Augrabies Falls National Park
Augrabies Falls National Park is a national park located around its main attraction, the Augrabies Falls, about 120 km west of Upington in the Northern Cape Province, South Africa. The park covers an area of 820 km² and stretches along the Orange River. The area is very arid. The waterfall is about 60 metres high and is awe-inspiring when the river is in flood. The gorge below the falls averages about 240m deep and runs for 18 kilometres. The gorge provides an impressive example of erosion into a granitic basement.
Established in 1966, the original Khoikhoi people named the waterfall Ankoerebis, meaning the "place of big noises". The Trekboers who later settled in the area derived the name Augrabies. The name is sometimes spelt Aughrabies.
A prominent landmark in the park is Moon Rock, a large exfoliation dome measuring around 700 metres (2,300 ft) by 100 metres (330 ft) and 30 metres (98 ft) high.
Flora and fauna
The most characteristic plant in the park is the giant aloe (Aloe dichotoma) known locally as the quiver tree or kokerboom. It is perfectly adapted to the dry semi-desert rocky areas found in the Nama-Karoo, able to withstand the extreme temperatures and the infertile soil. This tree, which grows up to five metres high, gets its name from the fact that the Bushmen (San) used the soft branches to make quivers for their arrows. The eye-catching silhouette of the quiver tree is typical of this part of Northern Cape landscape. When the tree flowers in the winter flocks of birds are attracted to their copious nectar, and baboons can be seen tearing the flowers apart to get the sweet liquor.
Fauna include giraffe, leopard, kudo, eland, steenbok, dassie, and an exceptionally high concentration of lizards. Vervet monkeys and baboons have become habituated to humans and will take any unattended food.
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Extremely hot in summer, with the December maximum averaging 36 degrees. Rooms are air-conditioned, but camping can be unpleasant, and many of the walks are not advisable in the heat.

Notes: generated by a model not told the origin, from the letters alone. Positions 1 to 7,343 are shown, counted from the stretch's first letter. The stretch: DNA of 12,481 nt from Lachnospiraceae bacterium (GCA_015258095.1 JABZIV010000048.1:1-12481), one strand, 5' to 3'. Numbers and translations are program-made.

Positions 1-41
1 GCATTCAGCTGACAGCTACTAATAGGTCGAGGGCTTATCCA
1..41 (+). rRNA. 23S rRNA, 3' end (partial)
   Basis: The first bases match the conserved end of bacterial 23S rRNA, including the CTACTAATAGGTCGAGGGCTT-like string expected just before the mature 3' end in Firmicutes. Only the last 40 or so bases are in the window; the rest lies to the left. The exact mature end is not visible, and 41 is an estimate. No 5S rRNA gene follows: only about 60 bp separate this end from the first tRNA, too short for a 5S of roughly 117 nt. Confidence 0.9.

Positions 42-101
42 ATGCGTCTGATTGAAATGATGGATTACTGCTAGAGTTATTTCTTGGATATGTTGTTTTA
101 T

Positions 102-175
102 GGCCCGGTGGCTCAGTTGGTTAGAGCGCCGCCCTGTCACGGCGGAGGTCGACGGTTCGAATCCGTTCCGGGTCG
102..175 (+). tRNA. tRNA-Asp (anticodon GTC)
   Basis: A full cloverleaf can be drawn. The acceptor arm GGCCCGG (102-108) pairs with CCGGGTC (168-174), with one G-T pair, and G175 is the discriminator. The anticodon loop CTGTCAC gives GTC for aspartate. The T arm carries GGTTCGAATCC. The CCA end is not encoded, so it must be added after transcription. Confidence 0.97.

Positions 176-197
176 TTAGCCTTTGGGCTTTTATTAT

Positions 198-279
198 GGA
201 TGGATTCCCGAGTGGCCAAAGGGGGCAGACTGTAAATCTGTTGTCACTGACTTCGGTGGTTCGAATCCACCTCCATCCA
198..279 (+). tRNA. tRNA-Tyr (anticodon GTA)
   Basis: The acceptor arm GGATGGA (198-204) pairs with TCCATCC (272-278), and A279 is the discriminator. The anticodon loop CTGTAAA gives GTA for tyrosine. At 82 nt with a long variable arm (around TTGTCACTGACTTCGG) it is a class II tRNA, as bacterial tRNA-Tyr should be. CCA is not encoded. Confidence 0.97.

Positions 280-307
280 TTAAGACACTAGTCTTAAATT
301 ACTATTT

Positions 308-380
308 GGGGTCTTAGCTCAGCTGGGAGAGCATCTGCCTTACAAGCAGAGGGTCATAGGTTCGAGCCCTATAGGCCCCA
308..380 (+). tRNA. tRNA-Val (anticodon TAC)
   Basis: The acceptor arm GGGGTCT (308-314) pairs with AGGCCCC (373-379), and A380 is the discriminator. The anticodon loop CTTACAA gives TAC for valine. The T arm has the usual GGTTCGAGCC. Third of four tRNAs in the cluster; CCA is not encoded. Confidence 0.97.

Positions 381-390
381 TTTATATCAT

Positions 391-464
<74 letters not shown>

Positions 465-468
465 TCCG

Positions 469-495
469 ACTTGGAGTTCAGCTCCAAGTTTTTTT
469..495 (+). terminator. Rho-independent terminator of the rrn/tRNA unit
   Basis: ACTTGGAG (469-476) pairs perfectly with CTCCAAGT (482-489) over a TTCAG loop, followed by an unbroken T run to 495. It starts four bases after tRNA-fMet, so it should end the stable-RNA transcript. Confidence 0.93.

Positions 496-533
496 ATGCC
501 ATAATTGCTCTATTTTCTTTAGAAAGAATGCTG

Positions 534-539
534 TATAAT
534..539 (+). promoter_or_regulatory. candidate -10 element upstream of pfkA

From Cape Town, take the N7 north. Either take the R358 for a more direct route (about 10.5 hours in total, albeit along a dirt road much of the way), or continue north to Springbok, taking the N14 east to Augrabies village (11 hours in total).
Alternatively, fly to Upington airport, and drive the remaining 120km.
Base rate for chalets range between R600 and R1400 per night. Base rate for camp site is R180 per night for up to 2 people and R62 for each additional adult and R32 per child under 12 years.
Conservation fee entrance for South African citizens is R30 per day, SADC nationals pay R60 per day and all others pay R120. Children under 12 years of age pay half price and children under 2 have free entry.
Walkways lead from the restaurant to the observation decks at the main falls.
Take an easy walk to the waterfalls from the park reception area. There are a number of lookout points. The falls are also lit up until 10pm for a spectacular (and much cooler) night view.
Hot-air ballooning (in the cooler months only) and white-water rafting are available outside of the park.
There are also a number of short hikes, and the 3-day Klipspringer hike (closed in summer) available.
An ATM and petrol station is available at the main camp. The small shop next to the reception sells curios and some food supplies.
There is a restaurant in the park serving mostly meat dishes, with limited vegetarian fare. The small shop also sells some food items.
Visiting in the summer, you will need to drink a lot! The restaurant has a bar area, and the shop also sells alcohol Monday to Saturday.
All booking is done through the Sanparks website.
Air-conditioned and comfortable chalets and cottages are available.
The campsites are shaded and well-situated, but the area gets extremely hot in summer, so come prepared or rent an air-conditioned chalet.
Most of the risks are of the wild variety, with baboons and vervet monkeys likely to steal unattended food (or raid a cottage left with its windows open). Care also needs to be taken to avoid scorpion stings and snakebites when walking in the park.
The park also falls into a marginal malaria area, but the risk is low and most visitors don't bother with prophylactics.